o call on )you for them three hundred
lollars,' said the tavern keeper, in a
"Can't pay that mortgage now,
Jr. Dyer,' returned Bacon, with u
roubled expression; "no use to think
"Rather a cool way to treat a main
fter borrowing his money. I told
rou whlen I lent it that I uiglit want
t at almost any time.'
Oh! no, Mr. Dyer. It was under
tood, distinctly, that from Four to six
nonths notice would be given,' re
lied Mr. Bacon, positively.
"Preposterous'' ejaculated the
avern-keeper. "Never thought of
uch a thing. Six months notice,
"That was the agreement,' said
BIr. acon, firmly.
"Is it inl the bond?'
"No, it was verbal, between us.'
Dyer shook his head, as he an
"iNo, sir-! I never make agree
nents of that kind; the money was to
be pmaid on dleimnd, and I have riddlei
>ver this mornmiing to make the de'
"It is midwinter. MIr. Dyer,' was
replied ini a husky voice.
"'You know that a small farmer
like me, canmnot he ini possessionm, a
this season, of the large sum you de
"TIhat is your affair, Mr. Bacon,
I want my money now, and must hmav<
There was a tone of menaee in th<n
wvay this was saidl that Mr.. Bacot
"'I haven't thirty dollars, muiel
less three hundrcd, in my possession,
"Biorrow it then.'
'Impossible! money has not heel
so scarce for year-s. Every onei
"Yon'd better make the ellert, Mr
Bacon, I shall he sorry to piut you tI
any trouble, but my money will hav
to be forthcoming.'
"You will niot enter uip thme mor
gage?' said thme farmer.
"it will certainly come to that ui
less you can pmay it.'
"Tihat is what I call oppression
rneturned Mr. Bacon, in momentar
indignation, for the utterance t
which he was as ciickly repentant.
"Good morning," said Dyer, nudden
ly turning his hrorse's head, an
riding off at a brisk trot.
For nearly five minutes, old Mr.
Bacon stood with his axe resting on I
the ground, lost in painful thought.
Then lie went slowly into the house,
and sitting down before the fire, let
his head sink upon his breast, and v
there mused on the trouble that was
closing around him. But there came
no ray of light, piercing the thick
darkness that had fallen so suddenly.
Nothing was then said to his family E
on the subject, but it was apparent
to all that something was wrong, for i
the lips that gave utteranco to so c
many pleasant words, and parted so a
often in cheerful smiles, were still I
"Are you not well, to-day?' asked I
Mrs. Bacon, as the family gathered p
around the dinner-table, and she re
marked her husband's unusually so
"Not very well,' he replied.
"What ails you, fathier?' said
Mary, with tonder concern in her
voice; and her eyes were turned
upon him with aflectionate earnest- t
"Nothing of much consequence,
child,' was answered evasively. "I k
shall be better after dinner.' I
And as Mr. Bacon spoke lie poured 1
out a larger glass of brandy than i
usual-he always had brandy on the
table at dinner time-and drank it a
off. This soon took away the keen c
cdge of suffering from his feelings, la
and lie was able to affect a measure
of cheerfulness: But he lid not de. t
ecive the eyes of Mrs. Bacon arid s
Ma r v.
"I wonder what ails father!' said
Mary, as soon ,as she was alone with t:
"I don't know,' answered Mrs. f<
Bacon, thoughtfully, "he seems trou- b
bled about something.' tl
"I saw that}-. Dje!!Lt
"You did!' Mrs. Bacon spoke With
a new manifestation of interest. in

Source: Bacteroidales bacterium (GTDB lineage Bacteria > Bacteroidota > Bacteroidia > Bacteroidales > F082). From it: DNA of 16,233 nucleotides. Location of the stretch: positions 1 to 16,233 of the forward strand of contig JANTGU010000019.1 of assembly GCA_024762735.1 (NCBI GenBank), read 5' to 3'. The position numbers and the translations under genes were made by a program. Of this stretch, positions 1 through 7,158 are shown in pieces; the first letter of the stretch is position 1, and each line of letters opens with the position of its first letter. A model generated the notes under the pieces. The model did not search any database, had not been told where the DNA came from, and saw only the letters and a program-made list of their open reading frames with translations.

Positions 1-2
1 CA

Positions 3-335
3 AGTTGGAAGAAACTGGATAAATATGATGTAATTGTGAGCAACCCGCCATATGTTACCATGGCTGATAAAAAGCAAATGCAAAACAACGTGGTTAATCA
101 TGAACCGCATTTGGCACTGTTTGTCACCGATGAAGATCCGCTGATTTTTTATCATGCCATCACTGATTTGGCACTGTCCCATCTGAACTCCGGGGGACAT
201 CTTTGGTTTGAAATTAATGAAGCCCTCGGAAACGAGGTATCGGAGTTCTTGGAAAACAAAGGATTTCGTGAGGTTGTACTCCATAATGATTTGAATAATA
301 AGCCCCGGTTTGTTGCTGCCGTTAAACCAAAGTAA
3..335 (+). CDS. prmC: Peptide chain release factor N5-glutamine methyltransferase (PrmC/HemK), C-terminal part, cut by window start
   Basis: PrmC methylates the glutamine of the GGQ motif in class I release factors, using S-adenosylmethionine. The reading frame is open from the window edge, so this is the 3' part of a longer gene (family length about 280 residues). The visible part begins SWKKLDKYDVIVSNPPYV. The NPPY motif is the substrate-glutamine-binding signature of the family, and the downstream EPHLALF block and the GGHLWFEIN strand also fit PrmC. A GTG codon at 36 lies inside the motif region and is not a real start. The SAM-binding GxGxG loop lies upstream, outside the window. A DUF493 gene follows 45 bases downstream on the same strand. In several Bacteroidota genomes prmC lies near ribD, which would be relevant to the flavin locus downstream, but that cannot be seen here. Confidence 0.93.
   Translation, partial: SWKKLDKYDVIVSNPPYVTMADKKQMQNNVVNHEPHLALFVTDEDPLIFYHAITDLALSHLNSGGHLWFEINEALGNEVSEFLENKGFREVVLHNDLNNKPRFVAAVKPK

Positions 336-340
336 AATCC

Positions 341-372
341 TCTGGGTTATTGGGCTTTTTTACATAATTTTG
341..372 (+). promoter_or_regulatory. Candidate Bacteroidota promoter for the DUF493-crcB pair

"Yes; and I thought, as I looked s,
at lin out of the window, that lie e
appeared to be argiy about some- g
Mrs. Bacon did not reply to this b
remark. Soon after, on meeting her
hitisbanid, she said to him. It
"What did Mr. Dyer want this
"'Smnething that lie will not get,' v
replied Mr. Bacon. IT
"The montey he loaned you?' a
"it's iipossible to pay it back r
now, in the (lead of winter, saidI Mrs. v
Bacon, in a troubled tone of voice,
"lie ought to know that.'
"'Anid lie does know it.'
"What did you tell him?' 1
"'I'lat to lift the mo#rtgage now
was out of the question .'
"\on't lie be troublesoie? You
remeinmbr how lie acted towards poor
old Mr. l'eabodv.'
",1 know hjs a hard-hearted,
selfish man. i don't beleve that
there is a spark of humainity about
him. But he'll scarcely go to ex
treities with me. 1 don't fear that.'
' Iiii Ve thireatent:
'Yes. Thit I hardly think that lie
was in earnest.'
H ow far this last remark of old
Mr. Bacon was correct, the f'ollowintg
brief coniversationi will show. It took
p~lac'e between I yer andu a mtiserable
pe'ttifo'ggintg lawyer, in IBrookville,
'I've gilt a mortgage on old Bacn's
farm that I wish eniteredl upl,' said
the taveinu-keeper, on calling at the
lawyer-'s of lice.
'Can't lhe pay it ol?' inquired
"Of course not. ie's been
runingi( down for the last six or
seven years, and is now on his last
'Atnd so you meani to trip him
up b1 efore Ito falls of himself.' Tlhe
lawyer soein an uinfecliung tone
and with asintister smiile.
"If you please to say so,' returned
Dver. 'I've wanted thtat jform of huis
for- somie time past. Wheit I took
the mnort gage on it my ohjeet was fist
a simpl1e intves tmetnt at legal interest;
you knowv that I can do better with
-money than six per centt a year.'
"I1 should think you could,'
responded the lawyer-, with a chuckle.
"When I loaned Bacon three
i hundred dollars, of course I never
expected to get the sum back again.
i- I understood, perfectly well, thmat
di sooner or h.ater the mortgageo would
huave to be enitered1 up.'
'And the farm becodes vyurs fut
ialf its real value.' t ' ai ly'
"Are you not stri:.h:r too soon?
uggested the lawyer "No.'
'Sorme friend m'y 'an him lithc
Dyer shook ,is heid.
'It's a tight tiami . Brookville.'
'And still better'qr mly purp's,
aid Dyer, in a low, ?neaningii, voiec
drunkards have few friedl; nlue
[I fact, willing to ri- their mon11ev
in them. Put the rgens ti) Eae
.nd his farm will droi into my hald
ike a ripe cherry.'
'You can harolyicall 'Lieon .
)runkard. You neier see hihl sag.